Feminist theory explores both inequality in gender relations and the constitution of gender. It is best understood as both an intellectual and a normative project. What is commonly understood as feminist theory accompanied the feminist movement in the mid-seventies, though there are key texts from the 19th and early- to midth centuries that represent early feminist thought. Thus, while many theorists do focus on the question of how gender inequality manifests in institutions such as the workplace, home, armed forces, economy, or public sphere, others explore the range of practices that have come to be defined as masculine or feminine and how gender is constituted in relation to other social relations. Feminist theories can thus be used to explain how institutions operate with normative gendered assumptions and selectively reward or punish gendered practices. Many contemporary feminists look beyond the United States to focus on the effects of transnational economic, political, and cultural linkages on shaping gender.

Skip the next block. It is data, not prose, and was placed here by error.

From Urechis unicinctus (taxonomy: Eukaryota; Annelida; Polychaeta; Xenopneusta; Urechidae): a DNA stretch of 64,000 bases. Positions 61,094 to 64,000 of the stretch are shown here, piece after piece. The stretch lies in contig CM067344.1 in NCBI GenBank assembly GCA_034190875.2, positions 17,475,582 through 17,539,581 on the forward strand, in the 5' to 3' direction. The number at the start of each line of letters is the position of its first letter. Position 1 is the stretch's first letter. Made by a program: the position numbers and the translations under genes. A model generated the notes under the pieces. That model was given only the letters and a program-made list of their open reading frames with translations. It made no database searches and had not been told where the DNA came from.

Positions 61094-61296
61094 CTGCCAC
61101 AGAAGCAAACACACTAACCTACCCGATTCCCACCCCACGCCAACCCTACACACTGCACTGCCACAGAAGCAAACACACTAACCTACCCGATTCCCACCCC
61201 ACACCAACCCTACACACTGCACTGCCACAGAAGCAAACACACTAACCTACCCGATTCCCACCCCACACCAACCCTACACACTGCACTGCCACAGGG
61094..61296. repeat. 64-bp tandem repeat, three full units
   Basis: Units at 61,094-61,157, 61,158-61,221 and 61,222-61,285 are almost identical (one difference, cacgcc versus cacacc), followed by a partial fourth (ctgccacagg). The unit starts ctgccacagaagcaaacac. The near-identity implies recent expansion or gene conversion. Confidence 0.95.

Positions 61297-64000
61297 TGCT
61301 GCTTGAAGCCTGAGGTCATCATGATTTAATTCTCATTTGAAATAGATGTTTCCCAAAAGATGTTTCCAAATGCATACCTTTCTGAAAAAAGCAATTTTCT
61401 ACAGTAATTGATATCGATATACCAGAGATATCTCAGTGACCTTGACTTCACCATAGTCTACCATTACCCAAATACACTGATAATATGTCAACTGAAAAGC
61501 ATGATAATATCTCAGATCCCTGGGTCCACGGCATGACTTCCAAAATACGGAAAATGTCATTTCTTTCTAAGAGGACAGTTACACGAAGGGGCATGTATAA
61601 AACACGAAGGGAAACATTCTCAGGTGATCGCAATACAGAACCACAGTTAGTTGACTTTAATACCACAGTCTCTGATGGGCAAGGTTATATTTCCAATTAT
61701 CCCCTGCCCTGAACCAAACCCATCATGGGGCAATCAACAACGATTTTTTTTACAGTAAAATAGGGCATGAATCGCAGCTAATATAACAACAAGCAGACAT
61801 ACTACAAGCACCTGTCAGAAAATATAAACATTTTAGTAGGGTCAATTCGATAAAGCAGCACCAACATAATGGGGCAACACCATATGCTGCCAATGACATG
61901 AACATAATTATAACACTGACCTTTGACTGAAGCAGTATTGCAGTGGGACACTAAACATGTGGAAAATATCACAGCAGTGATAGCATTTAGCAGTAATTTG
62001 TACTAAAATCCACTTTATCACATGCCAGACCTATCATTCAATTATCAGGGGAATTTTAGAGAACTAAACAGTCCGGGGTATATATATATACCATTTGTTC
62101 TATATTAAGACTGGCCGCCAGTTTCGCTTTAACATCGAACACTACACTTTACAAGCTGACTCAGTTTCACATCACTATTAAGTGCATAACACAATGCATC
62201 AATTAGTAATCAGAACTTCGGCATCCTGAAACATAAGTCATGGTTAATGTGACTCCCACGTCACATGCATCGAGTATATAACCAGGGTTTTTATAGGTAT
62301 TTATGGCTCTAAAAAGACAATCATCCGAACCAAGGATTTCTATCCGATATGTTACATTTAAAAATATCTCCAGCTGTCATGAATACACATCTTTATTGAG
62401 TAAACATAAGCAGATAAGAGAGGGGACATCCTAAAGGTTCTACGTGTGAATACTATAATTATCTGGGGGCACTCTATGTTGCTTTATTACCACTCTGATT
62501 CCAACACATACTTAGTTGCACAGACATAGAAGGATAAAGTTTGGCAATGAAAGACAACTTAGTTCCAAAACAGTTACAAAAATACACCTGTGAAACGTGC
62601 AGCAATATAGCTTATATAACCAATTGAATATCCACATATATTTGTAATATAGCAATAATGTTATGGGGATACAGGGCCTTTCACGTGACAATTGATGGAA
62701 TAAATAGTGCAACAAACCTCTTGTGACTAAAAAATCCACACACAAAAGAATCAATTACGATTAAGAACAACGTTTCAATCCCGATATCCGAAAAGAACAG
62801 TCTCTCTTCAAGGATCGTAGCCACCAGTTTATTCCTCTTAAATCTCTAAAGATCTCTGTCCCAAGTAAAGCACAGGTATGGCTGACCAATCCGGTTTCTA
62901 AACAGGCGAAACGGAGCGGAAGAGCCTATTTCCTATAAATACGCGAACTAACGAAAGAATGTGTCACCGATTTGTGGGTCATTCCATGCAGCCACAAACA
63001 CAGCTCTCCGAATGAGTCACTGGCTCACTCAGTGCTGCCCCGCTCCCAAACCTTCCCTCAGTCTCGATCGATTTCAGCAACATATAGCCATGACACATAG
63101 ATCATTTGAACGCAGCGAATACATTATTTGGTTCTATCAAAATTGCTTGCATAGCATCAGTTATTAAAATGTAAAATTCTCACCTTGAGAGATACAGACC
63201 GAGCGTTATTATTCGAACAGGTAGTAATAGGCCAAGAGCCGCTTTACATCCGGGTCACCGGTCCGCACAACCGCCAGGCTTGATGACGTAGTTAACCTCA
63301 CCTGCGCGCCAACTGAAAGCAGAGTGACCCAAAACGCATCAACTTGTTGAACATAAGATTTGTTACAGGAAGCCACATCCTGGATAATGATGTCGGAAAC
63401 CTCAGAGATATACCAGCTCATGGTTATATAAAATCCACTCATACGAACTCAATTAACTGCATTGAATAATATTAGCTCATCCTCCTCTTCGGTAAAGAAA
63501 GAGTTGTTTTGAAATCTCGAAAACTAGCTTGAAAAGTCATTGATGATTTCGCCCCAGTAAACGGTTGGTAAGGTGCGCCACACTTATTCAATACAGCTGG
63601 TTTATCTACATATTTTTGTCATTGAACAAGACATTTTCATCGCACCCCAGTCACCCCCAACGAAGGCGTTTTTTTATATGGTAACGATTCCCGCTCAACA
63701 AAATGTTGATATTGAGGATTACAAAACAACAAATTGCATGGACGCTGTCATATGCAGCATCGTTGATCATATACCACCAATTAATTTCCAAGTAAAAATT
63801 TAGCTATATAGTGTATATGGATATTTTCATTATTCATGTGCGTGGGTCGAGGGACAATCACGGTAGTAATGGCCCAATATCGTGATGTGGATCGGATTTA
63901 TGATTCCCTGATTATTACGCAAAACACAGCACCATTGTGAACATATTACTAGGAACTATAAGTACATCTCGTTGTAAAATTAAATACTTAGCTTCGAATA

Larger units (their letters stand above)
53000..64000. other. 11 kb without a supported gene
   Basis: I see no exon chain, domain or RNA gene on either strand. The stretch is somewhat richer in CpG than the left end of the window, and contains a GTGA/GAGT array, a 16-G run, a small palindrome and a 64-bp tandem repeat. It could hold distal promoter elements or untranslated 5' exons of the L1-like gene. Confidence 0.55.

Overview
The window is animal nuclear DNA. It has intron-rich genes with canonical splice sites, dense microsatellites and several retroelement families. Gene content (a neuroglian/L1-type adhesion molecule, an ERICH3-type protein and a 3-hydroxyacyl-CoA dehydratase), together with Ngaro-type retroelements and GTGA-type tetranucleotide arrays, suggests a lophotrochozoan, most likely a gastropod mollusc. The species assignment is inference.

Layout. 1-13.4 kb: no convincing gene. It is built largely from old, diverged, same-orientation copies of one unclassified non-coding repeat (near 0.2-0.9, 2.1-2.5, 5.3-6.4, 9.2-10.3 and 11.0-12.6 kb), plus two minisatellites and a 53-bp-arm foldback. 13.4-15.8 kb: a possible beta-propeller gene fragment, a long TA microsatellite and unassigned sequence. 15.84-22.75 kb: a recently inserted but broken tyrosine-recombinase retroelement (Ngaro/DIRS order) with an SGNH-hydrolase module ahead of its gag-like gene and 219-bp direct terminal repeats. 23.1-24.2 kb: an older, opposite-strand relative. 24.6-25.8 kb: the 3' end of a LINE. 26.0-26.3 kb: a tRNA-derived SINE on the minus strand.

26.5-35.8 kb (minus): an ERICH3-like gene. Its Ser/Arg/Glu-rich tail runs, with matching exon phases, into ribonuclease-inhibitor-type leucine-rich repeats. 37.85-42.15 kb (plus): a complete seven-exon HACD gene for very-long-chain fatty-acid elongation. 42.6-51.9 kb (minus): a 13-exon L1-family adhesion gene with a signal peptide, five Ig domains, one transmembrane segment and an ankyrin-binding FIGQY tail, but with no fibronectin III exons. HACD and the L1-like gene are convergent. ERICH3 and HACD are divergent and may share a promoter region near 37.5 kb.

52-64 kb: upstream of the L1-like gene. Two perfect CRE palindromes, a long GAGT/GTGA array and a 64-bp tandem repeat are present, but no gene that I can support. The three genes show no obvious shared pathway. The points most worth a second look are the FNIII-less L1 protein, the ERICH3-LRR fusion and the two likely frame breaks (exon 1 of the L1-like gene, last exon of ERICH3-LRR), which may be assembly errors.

6.1 Social Groups
Sociology of Race – The Other Sociologist
It is time now to take a closer look at families in the United States today. Using U. Census Bureau, , we first sketch the major types of family arrangements that now exist. The census defines a household as being all the people who live together in a dwelling unit, whether or not they are related by blood, marriage, or adoption. About million households exist in the United States.
Sociology of Gender
Culture as Restriction: Rationalization and Commodification. Generally, we do not think about rules in a fast food restaurant because they are designed to be casual, quick, and convenient. But if you look around one on a typical weekday, you will see people acting as if they were trained for the role of fast food customer. They stand in line, pick their items from overhead menus before they order, swipe debit cards to pay, and stand to one side to collect trays of food.
The pioneering European sociologists, however, also offered a broad conceptualization of the fundamentals of society and its workings. Their views form the basis for today's theoretical perspectives, or paradigms , which provide sociologists with an orienting framework—a philosophical position—for asking certain kinds of questions about society and its people. Sociologists today employ three primary theoretical perspectives: the symbolic interactionist perspective, the functionalist perspective, and the conflict perspective. These perspectives offer sociologists theoretical paradigms for explaining how society influences people, and vice versa.